Soldiers Declare Niger General As Head Of State After He Led A Coup And Detained The President

With the headquarters of the ruling party burning in the back, supporters of mutinous soldiers demonstrate in Niamey, Niger, Thursday, July 27 2023. (AP Photo/Fatahoulaye Hassane Midou)

NIAMEY, Niger (AP) — Mutinous soldiers who ousted Niger’s president declared Gen. Abdourahmane Tchiani, the coup leader, as head of state Friday, hours after the general defended the takeover and asked for support from the nation and international partners.

As concerns grew that the political crisis could set back Niger’s fight against jihadists and increase Russia’s influence in West Africa, spokesman Col. Maj. Amadou Abdramane said on state television that the constitution was suspended and Tchiani was in charge. State TV identified Tchiani as the leader of the soldiers who said they staged the coup.

Abdourahmane Tchiani makes a statement Friday, July 28, 2023, (ORTN via AP)

Various factions of Niger’s military have reportedly wrangled for control since members of the presidential guard detained President Mohamed Bazoum, who was elected two years ago in Niger’s first peaceful, democratic transfer of power since independence from France.

Niger is seen as the last reliable partner for the West in efforts to battle jihadists linked to al-Qaida and the Islamic State group in Africa’s Sahel region, where Russia and Western countries have vied for influence in the fight against extremism. France has 1,500 soldiers in the country who conduct joint operations with the Nigeriens, and the United States and other European countries have helped train the nation’s troops.

Extremists in Niger have carried out attacks on civilians and military personnel, but the overall security situation is not as dire as in neighboring Mali and Burkina Faso — both of which have ousted the French military. Mali has turned to the Russian private military group Wagner, and it’s believed that the mercenaries will soon be in Burkina Faso.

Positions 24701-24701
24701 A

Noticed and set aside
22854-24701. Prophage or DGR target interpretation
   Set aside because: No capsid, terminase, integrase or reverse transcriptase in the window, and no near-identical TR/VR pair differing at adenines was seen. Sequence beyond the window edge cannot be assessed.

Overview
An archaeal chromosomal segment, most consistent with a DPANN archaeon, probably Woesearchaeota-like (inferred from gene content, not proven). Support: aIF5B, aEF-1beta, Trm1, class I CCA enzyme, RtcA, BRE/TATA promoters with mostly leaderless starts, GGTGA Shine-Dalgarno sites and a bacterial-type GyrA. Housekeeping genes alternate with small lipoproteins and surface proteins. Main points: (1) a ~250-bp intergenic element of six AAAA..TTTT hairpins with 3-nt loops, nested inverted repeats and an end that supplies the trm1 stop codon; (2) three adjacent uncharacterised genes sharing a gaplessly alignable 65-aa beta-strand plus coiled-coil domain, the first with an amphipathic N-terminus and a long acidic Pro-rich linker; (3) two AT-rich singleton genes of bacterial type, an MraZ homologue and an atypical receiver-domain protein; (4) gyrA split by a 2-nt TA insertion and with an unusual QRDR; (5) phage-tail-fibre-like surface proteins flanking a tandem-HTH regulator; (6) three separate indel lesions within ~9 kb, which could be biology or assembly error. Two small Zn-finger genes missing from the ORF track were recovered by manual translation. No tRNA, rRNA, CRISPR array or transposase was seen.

Now there are concerns Niger could follow suit. Even before the coup, Wagner, which has sent mercenaries around the world in support of Russia’s interests, already had its sights set on Niger, in part because it’s a large producer of uranium.

In this image made from video, soldiers stand in the streets of Niamey, Niger, Friday, July 28, 2023 (AP Photo)

“We can no longer continue with the same approaches proposed so far, at the risk of witnessing the gradual and inevitable demise of our country,” Tchiani, who also goes by Omar Tchiani, said in his address. “That is why we decided to intervene and take responsibility.”

“I ask the technical and financial partners who are friends of Niger to understand the specific situation of our country in order to provide it with all the support necessary to enable it to meet the challenges,” he said.

If the the United States designates the takeover as a coup, Niger stands to lose millions of dollars of military aid and assistance.

The mutinous soldiers, who call themselves the National Council for the Safeguarding of the Country, later accused some prominent dignitaries of collaborating with foreign embassies to “extract” the deposed leaders. In a statement to state TV, they said it could lead to violence and warned against foreign military intervention.

With the headquarters of the ruling party burning in the back, supporters of mutinous soldiers demonstrate in Niamey, Niger, Thursday, July 27 2023. (AP Photo/Fatahoulaye Hassane Midou)

Bazoum has not resigned and he defiantly tweeted from detention on Thursday that democracy would prevail.

It’s not clear who enjoys majority support, but the streets of the capital of Niamey were calm Friday, with a slight celebratory air. Some cars honked in solidarity at security forces as they drove by — but it was not clear if that meant they backed the coup. Elsewhere, people rested after traditional midday prayers and others sold goods at their shops and hoped for calm.

“We should pray to God to help people come together so that peace comes back to the country. We don’t want a lot of protests in the country, because it is not good … I hope this administration does a good job,” said Gerard Sassou, a Niamey shopkeeper.